The region’s first draft Sustainable Communities Strategy (SCS), released December 1 by the Southern California Association of Governments, shows that the region will meet its 2020 greenhouse gas reduction target and exceed the 2035 target, double the number of people who live near high-quality transit, and reduce traffic congestion — despite the fact that the population is expected to grow by 4 million by 2035.
Development of the SCS is mandated by SB 375, the state law that requires regions to plan for transportation investments and land use strategies that reduce greenhouse gas (GHG) emissions. This has given SCAG an opportunity to promote more walkable communities, transit, bike and pedestrian projects that reduce VMT (vehicle miles traveled) and, therefore, GHG emissions. It is the first SCS developed by SCAG, and must be integrated with the regional transportation plan (RTP), which SCAG develops every four years.
“The draft RTP/SCS shows the region is on track to meet air quality and GHG reduction goals, and to provide people with more choices about where to live and how to get around,” said Denny Zane, executive director of Move LA. “It also shows cities have been doing good planning, which will put Southern California ahead of national trends in the real estate market and the energy economy.”
“Clearly somebody’s been paying attention,” added Amanda Eaken, NRDC’s deputy director of sustainable communities. “This plan reflects the market realities of the 21st Century: Most people want to live closer to their jobs and shops, and don’t want to spend hours stuck in the car or looking for parking. This plan gives us more choices to get out of our cars and the freedom to spend the time and money on more enjoyable activities.”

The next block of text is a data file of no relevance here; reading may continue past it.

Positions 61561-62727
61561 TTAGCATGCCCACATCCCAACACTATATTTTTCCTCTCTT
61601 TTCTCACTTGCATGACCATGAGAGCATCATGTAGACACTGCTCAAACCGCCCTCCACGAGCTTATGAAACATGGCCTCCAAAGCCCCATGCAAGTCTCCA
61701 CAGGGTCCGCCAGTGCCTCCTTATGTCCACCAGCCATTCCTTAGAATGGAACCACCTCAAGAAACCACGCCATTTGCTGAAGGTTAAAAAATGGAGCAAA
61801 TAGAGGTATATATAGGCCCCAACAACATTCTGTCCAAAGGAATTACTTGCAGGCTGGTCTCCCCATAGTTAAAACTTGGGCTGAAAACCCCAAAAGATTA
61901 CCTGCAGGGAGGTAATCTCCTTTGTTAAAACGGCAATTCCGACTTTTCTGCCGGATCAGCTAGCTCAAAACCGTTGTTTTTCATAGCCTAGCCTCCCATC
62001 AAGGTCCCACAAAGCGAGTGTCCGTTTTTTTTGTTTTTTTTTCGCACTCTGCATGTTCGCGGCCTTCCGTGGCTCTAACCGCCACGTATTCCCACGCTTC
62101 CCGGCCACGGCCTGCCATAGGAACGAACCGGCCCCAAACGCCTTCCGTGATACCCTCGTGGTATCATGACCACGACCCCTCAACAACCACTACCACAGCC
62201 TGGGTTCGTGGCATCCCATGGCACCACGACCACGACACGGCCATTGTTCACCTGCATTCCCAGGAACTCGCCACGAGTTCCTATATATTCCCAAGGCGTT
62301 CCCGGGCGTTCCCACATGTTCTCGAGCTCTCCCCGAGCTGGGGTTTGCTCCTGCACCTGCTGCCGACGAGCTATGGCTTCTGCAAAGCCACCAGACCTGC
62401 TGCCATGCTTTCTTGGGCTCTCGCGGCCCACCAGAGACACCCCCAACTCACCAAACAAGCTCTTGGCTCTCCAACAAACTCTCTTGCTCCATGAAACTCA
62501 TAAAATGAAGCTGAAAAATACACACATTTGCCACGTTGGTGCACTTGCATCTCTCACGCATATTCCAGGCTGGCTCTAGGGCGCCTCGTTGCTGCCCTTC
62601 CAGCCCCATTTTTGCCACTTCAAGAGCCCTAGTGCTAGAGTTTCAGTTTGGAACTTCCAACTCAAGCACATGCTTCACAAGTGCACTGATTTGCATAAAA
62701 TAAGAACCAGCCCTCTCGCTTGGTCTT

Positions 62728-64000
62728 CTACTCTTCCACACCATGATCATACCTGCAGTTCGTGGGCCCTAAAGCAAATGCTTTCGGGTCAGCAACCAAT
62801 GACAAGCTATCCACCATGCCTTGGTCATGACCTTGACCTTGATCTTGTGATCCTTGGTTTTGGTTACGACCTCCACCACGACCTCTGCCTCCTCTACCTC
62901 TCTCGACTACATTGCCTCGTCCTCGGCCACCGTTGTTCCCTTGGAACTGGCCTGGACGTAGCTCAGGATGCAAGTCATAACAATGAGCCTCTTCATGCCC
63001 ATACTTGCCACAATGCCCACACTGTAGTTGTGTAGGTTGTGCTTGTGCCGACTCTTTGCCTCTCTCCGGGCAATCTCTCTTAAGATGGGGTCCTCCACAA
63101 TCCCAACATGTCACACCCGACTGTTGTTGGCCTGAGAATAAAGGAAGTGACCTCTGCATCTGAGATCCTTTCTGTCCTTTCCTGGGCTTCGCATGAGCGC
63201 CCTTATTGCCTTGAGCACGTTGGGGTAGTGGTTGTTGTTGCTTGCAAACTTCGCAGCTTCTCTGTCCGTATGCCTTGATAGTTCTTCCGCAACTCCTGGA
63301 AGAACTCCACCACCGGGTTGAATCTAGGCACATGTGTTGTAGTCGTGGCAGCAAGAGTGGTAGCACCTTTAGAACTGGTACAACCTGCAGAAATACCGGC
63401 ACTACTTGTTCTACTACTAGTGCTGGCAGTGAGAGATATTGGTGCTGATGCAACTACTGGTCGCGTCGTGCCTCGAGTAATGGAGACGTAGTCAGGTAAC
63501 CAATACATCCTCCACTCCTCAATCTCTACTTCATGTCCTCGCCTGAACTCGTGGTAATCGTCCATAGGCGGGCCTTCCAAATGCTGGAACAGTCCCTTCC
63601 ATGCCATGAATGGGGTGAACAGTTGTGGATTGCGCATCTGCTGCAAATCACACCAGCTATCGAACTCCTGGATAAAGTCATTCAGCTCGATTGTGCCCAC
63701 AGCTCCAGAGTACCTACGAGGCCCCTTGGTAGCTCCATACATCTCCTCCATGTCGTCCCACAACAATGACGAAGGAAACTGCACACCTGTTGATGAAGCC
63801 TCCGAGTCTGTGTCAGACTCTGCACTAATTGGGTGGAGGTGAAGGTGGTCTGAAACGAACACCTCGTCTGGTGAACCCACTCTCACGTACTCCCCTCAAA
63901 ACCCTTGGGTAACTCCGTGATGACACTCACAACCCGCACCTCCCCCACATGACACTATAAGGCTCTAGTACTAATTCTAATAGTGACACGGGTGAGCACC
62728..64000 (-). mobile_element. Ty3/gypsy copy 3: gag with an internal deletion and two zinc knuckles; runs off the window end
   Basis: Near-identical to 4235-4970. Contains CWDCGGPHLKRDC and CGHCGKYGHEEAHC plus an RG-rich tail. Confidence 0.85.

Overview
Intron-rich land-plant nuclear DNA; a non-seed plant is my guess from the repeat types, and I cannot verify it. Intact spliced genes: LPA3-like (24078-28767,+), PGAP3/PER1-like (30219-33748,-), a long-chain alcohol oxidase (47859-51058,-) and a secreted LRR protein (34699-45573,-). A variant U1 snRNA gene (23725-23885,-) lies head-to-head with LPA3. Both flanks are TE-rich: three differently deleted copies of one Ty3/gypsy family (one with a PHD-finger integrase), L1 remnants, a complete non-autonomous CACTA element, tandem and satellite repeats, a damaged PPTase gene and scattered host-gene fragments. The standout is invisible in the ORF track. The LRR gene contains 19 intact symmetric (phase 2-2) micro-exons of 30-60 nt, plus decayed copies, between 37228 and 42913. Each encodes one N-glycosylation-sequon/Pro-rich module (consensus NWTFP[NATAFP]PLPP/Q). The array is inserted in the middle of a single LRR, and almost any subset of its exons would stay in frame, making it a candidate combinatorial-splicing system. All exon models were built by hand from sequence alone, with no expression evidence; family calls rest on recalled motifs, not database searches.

The draft RTP/SCS proposes that the region increase transit investments by 13 percent and triple the funding for bike and pedestrian projects. It plans for the build-out of 12 new rail lines funded by Measure R; plans new bus rapid transit projects in Orange, San Bernardino and Riverside counties; proposes enhancement of Metrolink service with the goal of doubling Metrolink ridership; proposes to increase bike and pedestrian project funding from $1.8 billion to $6 billion; and plans to fix 12,000 miles of sidewalks.
The draft RTP/SCS was developed with information taken from cities’ General Plans, and shows that cities throughout the region have been doing the kind of “smart growth” planning for a number of years that will help the region cope with rising gas prices and respond to the changing real estate market: The RTP/SCS shows that the percentage of new housing that will be apartments or townhomes — rather than single family homes — will increase from 39 percent in the last 25 years to 68 percent in the next 25 years. The plan also shows that the number of new homes that will be built in neighborhoods with high-quality transit will increase from 34 percent of all homes to 51 percent. The number of new jobs near transit will increase from 39 percent to 53 percent. The plan also shows that this more compact development will save 400 square miles of open space.
The plan projects other significant benefits, including:
• Providing for transportation improvements that will create 4.2 million jobs;
• Reducing VMT (vehicle miles traveled) by 10 percent;
• Increasing investment in public transit by 13 percent;
• Resulting in savings of $3,400 annually in costs for autos, fuels, water, energy;
• Saving $5 billion in infrastructure costs to local governments;
• Saving $1.5 billion in health costs.
A final plan will be adopted by SCAG’s 84-member Regional Council in April of 2012. SCAG is the nation’s largest metropolitan planning organization, representing six counties, 191 cities, and more than 18 million residents. The plan is available on SCAG’s website.